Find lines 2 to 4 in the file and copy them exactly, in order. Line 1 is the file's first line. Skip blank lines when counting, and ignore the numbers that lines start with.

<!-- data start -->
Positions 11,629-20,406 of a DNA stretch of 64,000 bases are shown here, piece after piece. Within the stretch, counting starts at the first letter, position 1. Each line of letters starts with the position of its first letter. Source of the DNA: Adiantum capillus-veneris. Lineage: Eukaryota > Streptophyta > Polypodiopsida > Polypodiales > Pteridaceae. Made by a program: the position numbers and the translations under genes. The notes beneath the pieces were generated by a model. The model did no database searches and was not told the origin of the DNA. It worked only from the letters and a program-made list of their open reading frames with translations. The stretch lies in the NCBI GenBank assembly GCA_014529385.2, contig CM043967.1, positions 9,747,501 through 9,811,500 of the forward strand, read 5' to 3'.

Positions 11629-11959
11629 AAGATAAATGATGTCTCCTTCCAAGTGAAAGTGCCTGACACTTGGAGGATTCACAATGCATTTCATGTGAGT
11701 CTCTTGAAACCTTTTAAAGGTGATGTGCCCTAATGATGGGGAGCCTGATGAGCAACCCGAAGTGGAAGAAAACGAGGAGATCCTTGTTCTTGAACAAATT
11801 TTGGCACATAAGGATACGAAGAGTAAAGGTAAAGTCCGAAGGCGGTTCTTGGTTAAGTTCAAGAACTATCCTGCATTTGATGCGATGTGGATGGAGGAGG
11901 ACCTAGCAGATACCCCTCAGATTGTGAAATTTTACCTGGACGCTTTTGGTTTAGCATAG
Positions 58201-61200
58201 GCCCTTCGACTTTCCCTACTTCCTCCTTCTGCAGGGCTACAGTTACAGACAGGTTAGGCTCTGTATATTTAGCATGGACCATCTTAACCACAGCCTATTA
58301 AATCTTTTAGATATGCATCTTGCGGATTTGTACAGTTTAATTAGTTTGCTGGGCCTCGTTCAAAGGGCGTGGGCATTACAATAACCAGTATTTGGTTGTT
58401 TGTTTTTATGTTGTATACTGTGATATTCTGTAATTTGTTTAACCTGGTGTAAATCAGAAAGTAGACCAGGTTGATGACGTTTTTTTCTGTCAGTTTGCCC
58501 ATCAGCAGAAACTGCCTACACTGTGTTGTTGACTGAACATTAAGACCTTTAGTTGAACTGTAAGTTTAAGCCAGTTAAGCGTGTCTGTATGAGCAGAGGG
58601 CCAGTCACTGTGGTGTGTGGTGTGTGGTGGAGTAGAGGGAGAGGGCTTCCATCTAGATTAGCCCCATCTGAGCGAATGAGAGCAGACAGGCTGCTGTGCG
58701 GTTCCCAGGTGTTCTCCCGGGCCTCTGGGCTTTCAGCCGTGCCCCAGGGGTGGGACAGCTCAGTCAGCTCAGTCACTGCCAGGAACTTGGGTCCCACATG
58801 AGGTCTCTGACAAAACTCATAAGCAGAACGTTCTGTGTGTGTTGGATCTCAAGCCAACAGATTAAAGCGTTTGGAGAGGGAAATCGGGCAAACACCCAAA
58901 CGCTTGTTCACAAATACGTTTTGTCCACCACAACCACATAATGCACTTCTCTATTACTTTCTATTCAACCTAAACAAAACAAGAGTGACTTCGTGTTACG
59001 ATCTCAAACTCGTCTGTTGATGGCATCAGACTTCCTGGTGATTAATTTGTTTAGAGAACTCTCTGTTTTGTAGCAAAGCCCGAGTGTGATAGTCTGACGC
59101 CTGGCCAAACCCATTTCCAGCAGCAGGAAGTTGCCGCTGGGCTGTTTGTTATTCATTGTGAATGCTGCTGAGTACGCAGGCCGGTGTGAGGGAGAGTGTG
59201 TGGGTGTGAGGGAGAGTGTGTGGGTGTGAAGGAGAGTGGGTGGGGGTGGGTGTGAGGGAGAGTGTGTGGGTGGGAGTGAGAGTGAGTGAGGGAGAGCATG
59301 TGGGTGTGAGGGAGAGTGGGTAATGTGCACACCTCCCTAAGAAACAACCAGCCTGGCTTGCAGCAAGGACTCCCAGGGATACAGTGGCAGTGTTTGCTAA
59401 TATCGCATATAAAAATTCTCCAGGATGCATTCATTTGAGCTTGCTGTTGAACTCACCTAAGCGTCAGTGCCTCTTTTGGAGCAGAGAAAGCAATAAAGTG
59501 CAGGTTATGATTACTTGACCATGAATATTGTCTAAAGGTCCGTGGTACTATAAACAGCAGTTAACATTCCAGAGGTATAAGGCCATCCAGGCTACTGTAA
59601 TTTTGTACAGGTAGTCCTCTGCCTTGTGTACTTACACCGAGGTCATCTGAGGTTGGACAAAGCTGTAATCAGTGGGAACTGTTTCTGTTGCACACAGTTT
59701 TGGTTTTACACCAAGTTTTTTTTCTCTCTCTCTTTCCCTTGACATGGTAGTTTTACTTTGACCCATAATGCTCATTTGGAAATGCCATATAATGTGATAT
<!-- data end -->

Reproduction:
Positions 11629-11959
11629 AAGATAAATGATGTCTCCTTCCAAGTGAAAGTGCCTGACACTTGGAGGATTCACAATGCATTTCATGTGAGT
11701 CTCTTGAAACCTTTTAAAGGTGATGTGCCCTAATGATGGGGAGCCTGATGAGCAACCCGAAGTGGAAGAAAACGAGGAGATCCTTGTTCTTGAACAAATT